Lights in the Park review

Daisy Millpark in Lights in the Park. Photo by Tracey Schramm.

‘The streetlights being out. It is kinda magical…’ As an ominous soundscape invited audiences into the familiar world of this collaboration presented by ATYP and Q Theatre, Lights in The Park, directed by Lucy Clements and written by Alexander Lee-Rekers, is an enticing tale of suburban youth frothing with authenticity, immense detail and characterisation that resisted to conform against archetypes.

Lights in The Park follows the events of an abnormal evening where a power outage incentivises a group of young people to journey towards a party that simply isn’t to be missed. The play is structurally divided into sub-plots, where we follow a pair or a trio of characters’ individual journey towards their intersection.

This production, being ATYP’s 2018 Foundation Commission, was a tough act to follow the triumphant spectacle of Emme Hoy and Gretel Vella’s Bathory Begins, which won the same development the year prior. However, Lights in The Park lived up to all expectations, whilst setting its own standards within the commission.

Ben Buenen in Lights in the Park. Photo by Tracey Schramm.

Evident in Lee-Rekers’ writing, his precise approach gifted each character with a cacophony of detail, and a personal narrative arc, allowing actors to work with an authentic piece of literature, that held a sense of truth regarding its portrayal of youth.

Lacking the true presence of a protagonist, at times it felt hard to invest and empathise with the story, however, the ensemble of actors brought each character to life, bringing a spirit and authenticity to their roles, which formed the backbone of this production.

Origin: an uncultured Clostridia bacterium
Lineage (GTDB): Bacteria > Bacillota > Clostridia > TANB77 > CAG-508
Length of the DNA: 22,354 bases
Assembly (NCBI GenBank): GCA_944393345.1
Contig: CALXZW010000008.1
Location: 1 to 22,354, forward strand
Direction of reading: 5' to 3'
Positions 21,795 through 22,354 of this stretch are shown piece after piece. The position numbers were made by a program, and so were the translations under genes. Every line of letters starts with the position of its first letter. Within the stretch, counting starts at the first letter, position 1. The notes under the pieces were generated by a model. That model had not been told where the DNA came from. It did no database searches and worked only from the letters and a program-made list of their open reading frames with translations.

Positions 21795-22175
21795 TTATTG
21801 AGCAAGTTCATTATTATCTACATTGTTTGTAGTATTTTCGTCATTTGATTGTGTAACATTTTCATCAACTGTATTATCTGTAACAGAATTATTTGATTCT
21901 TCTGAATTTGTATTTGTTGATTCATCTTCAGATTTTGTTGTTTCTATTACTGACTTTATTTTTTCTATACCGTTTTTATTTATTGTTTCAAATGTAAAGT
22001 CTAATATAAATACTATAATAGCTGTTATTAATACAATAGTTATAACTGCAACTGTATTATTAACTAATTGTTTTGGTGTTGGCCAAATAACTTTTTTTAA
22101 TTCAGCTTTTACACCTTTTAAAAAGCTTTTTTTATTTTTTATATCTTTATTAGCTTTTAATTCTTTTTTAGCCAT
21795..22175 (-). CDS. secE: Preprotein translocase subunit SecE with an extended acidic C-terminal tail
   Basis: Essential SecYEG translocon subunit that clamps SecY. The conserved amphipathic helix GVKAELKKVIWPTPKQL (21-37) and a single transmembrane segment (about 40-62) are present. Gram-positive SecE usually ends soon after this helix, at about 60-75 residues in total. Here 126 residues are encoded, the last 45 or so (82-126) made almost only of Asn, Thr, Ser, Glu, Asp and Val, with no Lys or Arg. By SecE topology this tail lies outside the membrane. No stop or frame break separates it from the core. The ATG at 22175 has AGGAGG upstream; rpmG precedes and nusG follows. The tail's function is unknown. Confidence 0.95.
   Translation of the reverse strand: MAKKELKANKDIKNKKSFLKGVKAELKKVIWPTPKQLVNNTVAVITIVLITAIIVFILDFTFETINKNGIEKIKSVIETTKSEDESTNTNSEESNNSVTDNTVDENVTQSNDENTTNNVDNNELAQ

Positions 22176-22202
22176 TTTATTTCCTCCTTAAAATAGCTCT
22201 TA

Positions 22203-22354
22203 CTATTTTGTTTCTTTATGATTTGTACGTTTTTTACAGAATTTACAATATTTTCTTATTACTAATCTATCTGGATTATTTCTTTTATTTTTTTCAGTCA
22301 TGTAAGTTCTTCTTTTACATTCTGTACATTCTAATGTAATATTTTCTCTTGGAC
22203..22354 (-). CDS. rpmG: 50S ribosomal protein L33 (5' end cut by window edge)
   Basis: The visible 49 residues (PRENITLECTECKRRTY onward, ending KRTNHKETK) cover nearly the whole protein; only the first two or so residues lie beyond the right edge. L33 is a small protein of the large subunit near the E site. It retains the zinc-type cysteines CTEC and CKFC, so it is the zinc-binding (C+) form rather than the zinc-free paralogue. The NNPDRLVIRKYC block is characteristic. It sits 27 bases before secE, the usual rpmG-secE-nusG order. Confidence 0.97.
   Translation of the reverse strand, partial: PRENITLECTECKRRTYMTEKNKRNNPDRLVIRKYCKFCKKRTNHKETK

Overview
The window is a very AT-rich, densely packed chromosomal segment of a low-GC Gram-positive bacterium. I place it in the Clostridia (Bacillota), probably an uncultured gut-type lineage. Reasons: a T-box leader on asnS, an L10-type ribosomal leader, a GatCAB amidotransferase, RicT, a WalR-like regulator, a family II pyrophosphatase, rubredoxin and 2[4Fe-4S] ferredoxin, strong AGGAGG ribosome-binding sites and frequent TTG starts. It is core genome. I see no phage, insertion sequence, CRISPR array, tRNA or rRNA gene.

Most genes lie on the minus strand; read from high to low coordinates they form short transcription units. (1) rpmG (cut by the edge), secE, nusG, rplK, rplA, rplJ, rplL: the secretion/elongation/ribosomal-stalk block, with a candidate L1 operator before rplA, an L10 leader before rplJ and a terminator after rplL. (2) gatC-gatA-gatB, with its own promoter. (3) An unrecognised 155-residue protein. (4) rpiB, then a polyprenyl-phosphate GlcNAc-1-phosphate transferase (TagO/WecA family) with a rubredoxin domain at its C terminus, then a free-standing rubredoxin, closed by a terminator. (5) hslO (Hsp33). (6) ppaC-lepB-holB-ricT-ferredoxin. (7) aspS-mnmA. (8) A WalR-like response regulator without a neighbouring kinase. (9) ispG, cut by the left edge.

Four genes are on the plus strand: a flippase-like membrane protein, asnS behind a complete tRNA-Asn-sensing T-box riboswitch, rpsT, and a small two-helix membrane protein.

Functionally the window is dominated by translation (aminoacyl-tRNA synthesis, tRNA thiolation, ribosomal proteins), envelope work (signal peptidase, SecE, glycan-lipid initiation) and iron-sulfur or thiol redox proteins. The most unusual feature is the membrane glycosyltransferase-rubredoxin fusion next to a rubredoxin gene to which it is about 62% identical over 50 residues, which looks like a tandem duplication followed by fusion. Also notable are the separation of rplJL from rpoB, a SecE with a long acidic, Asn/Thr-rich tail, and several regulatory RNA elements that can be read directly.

Before arriving at the theatre, I anticipated that Benjamin Turner’s lighting design would play a pivotal role in the elements of this show (as per the title), and I was beyond impressed and immersed with the transportive and effective impact his lighting had on the audience, helping cross multiple locations with ease.

Scott Barton and Robin Golka in Lights in the Park. Photo by Tracey Schramm.

It was visceral in Clements’ direction that her ensemble of actors had nurtured a sense of comradery over the course of their work on this production, a pivotal asset in the success of this show, boasting a large number of characters and plot lines that continuously intertwine.

Leaving the theatre, I was thoroughly impressed with how Lights in The Park resisted conforming to stereotypes and presented an authentic expression of young people. It was a true delight and privilege to witness a realistic depiction of the livelihoods of suburban youth in this quirky, and memorable production.

Nick Annas, 15